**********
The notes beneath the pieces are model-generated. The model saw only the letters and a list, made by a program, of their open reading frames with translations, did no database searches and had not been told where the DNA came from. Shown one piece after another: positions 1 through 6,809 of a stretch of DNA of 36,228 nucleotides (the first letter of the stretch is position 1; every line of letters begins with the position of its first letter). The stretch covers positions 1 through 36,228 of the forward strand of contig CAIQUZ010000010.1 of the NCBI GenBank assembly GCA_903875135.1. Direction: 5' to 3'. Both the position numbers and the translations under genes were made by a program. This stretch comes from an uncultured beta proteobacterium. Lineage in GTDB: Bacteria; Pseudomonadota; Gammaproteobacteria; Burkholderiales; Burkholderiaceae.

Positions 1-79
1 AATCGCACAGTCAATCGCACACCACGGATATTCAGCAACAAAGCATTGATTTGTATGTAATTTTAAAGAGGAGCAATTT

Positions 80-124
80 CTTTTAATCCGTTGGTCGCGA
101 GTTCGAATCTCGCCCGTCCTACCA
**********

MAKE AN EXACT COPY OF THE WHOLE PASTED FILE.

The notes beneath the pieces are model-generated. The model saw only the letters and a list, made by a program, of their open reading frames with translations, did no database searches and had not been told where the DNA came from. Shown one piece after another: positions 1 through 6,809 of a stretch of DNA of 36,228 nucleotides (the first letter of the stretch is position 1; every line of letters begins with the position of its first letter). The stretch covers positions 1 through 36,228 of the forward strand of contig CAIQUZ010000010.1 of the NCBI GenBank assembly GCA_903875135.1. Direction: 5' to 3'. Both the position numbers and the translations under genes were made by a program. This stretch comes from an uncultured beta proteobacterium. Lineage in GTDB: Bacteria; Pseudomonadota; Gammaproteobacteria; Burkholderiales; Burkholderiaceae.

Positions 1-79
1 AATCGCACAGTCAATCGCACACCACGGATATTCAGCAACAAAGCATTGATTTGTATGTAATTTTAAAGAGGAGCAATTT

Positions 80-124
80 CTTTTAATCCGTTGGTCGCGA
101 GTTCGAATCTCGCCCGTCCTACCA